I also no longer live among people who understand any of this, so people respond to me with bewilderment, with a version of “buck up!” or with a side glance that says they believe I’m being overly dramatic, crazy paranoid. They don’t know, and so I feel all alone with it. I never lived in a hillbilly holler, but I did live among people who all knew the rules, as insane and unstable and explosive as they were, and that’s at least something. Now I live among straight people, and as I have always felt, I feel the outsider standing in a bleak world, looking in the windows of Technicolor rooms of calm, sane people doing ordinary things.

And it’s exhausting, it really is.

36 questions, #s 10-12

Here we go again! If you’re just coming to this and wonder what it’s about, this link collects all the answers and the post at the very bottom also explains the origin of the questions. It’s fun thinking of my own answers to the questions, but what I really loved about the previous posts were your answers! I don’t care if you’re too shy to put them in a comment; some people emailed me or sent Facebook PMs. Whatever! Now, to the next three questions:

10. If you could change anything about the way you were raised, what would it be?

not me, but it could be
not me, but it could be

I’ve thought about this for almost 40 years, so this isn’t an off-the-cuff answer. I wouldn’t change anything at all (although I wouldn’t want to live through it again). I certainly wouldn’t give myself an ordinary happy childhood, though if you had one, good on ya! Truly! Mine is part of me and the ground I came from, and I’m happy with where and who I am. The only thing I’d add is that I wish I could have known I would make it through and it would all be OK. I was never sure I’d survive, and plenty of bleak nights I hoped I wouldn’t, because it was too terrible and I didn’t think I could keep going. But if I’d known I’d come through and have a marvelous life, and it wouldn’t destroy me in any way, that tiny bit of knowledge tucked away would have been nice.

Of course there is a possibility that knowing that would have changed it all in some important way, and then I wouldn’t have ended up exactly where I am. I guess there’s a possibility I might have ended up some place even more marvelous, but I’m perfectly happy with who I am and where I find myself so I’d take that chance, just to relieve a bit of my suffering in my childhood.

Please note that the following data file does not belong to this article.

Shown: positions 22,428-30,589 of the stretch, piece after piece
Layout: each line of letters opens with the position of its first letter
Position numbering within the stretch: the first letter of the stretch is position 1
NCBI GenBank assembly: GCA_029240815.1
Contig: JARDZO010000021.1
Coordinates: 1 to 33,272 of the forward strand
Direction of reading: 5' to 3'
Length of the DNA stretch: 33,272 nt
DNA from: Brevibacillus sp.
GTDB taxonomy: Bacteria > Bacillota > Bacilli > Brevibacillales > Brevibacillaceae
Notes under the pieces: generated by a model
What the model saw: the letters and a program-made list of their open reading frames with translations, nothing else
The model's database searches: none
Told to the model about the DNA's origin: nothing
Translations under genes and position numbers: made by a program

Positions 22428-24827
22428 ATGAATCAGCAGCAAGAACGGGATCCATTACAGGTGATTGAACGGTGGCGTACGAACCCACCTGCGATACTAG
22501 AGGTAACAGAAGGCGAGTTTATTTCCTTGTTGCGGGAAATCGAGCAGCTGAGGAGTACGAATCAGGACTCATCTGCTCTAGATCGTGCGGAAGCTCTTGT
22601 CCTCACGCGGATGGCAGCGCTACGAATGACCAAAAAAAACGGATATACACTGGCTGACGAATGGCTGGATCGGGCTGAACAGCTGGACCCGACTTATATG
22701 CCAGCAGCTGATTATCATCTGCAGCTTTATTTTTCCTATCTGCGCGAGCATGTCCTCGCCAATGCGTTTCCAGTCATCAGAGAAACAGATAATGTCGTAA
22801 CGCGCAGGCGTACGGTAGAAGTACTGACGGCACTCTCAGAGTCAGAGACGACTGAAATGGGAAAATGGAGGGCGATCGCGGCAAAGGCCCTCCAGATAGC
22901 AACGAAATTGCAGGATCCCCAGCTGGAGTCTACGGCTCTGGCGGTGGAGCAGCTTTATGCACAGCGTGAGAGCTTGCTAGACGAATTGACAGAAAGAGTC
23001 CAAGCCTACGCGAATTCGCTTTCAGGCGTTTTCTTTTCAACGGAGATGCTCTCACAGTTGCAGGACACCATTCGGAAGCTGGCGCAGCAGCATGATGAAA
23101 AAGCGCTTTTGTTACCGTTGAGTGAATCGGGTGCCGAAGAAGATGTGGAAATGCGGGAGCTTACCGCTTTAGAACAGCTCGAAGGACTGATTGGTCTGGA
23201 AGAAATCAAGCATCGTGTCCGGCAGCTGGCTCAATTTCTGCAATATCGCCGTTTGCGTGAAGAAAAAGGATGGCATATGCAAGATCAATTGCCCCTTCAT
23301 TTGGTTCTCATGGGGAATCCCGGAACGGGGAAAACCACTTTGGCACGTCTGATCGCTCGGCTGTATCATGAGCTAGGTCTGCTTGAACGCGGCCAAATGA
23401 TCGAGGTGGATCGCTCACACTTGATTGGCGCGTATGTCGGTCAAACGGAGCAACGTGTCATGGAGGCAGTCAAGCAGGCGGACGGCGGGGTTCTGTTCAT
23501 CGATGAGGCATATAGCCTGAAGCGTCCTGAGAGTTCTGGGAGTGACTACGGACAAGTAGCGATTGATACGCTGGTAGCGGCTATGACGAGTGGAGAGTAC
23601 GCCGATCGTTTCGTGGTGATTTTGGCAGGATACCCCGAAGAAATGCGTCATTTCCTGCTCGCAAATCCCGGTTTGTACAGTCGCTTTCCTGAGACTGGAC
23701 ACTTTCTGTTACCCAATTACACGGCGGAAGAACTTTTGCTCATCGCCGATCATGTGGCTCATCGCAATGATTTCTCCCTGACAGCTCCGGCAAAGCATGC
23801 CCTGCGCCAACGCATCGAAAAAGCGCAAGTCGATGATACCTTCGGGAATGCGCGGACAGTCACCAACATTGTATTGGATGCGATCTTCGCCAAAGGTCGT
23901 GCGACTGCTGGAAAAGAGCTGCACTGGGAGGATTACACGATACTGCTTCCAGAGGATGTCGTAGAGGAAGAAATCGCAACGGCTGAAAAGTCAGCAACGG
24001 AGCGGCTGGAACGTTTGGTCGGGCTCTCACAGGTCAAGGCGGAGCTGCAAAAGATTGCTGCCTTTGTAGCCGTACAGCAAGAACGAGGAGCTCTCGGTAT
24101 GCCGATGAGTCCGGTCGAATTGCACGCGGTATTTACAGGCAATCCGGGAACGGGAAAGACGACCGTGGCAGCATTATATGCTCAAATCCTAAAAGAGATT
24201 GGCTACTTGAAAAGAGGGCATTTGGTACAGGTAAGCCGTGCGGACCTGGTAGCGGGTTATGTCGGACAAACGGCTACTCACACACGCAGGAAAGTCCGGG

11. Take four minutes and tell your partner your life story in as much detail as possible.

Art Aron, the psychologist whose lab is responsible for the research and these questions.
Art Aron, the psychologist whose lab is responsible for the research and these questions.

Yeah, I’ll skip that here. These questions were designed as part of lab research with complete strangers to see if intimacy and closeness could be created. Though it would be very interesting to analyze the stories people told each other in the lab, and then compare the linguistic analysis to the resulting intimacy scores. And to explore whether there are predictive patterns of closeness in the interaction of the two stories. I wonder if people feel closer to those whose stories are largely like their own — happy childhoods like happy childhoods — or if they’re drawn to difference. There are a couple of questions like this in the 36-question set, and I thought about just cutting them out and shortening the list, but I decided to stick with what they had, and just ignore these.

12. If you could wake up tomorrow having gained any one quality or ability, what would it be?

scaredLet’s assume we’re not talking about superhero stuff, just ordinary human qualities or abilities. That’s much more interesting — to me, anyway. To be honest, I had to think about this a long time and then it hit me: I’d like to be bolder and have much less fear — I am seeing ‘bolder’ in that way, about fear specifically. When I first started therapy in NYC, I told my therapist that my main goal was to stop being terrified all the time, and that did happen but I’m still an awfully fearful person. I don’t think I’m abnormally fearful in terms of trying new things, or being paranoid, but I am extremely fearful in conversation with others if I have to express something less than good about the other person. Because of this I avoid conflict and then whaddya know, it becomes bigger and scarier and I get myself in trouble — and I’m even more fearful. I’d like to be able to simply say, “Hey, I need to tell you something. When you … I …” AAGH, just writing that feels scary! Too often it doesn’t go well, the person becomes defensive and I just abandon myself. But just a few days ago I had one of those conversations and, while it was painful, it went SO well and I hope I can remember that. Of course I trust the person I was talking to more than anyone in the world, and that helped, but it’s just something I wish I could do without such shutting-me-down fear.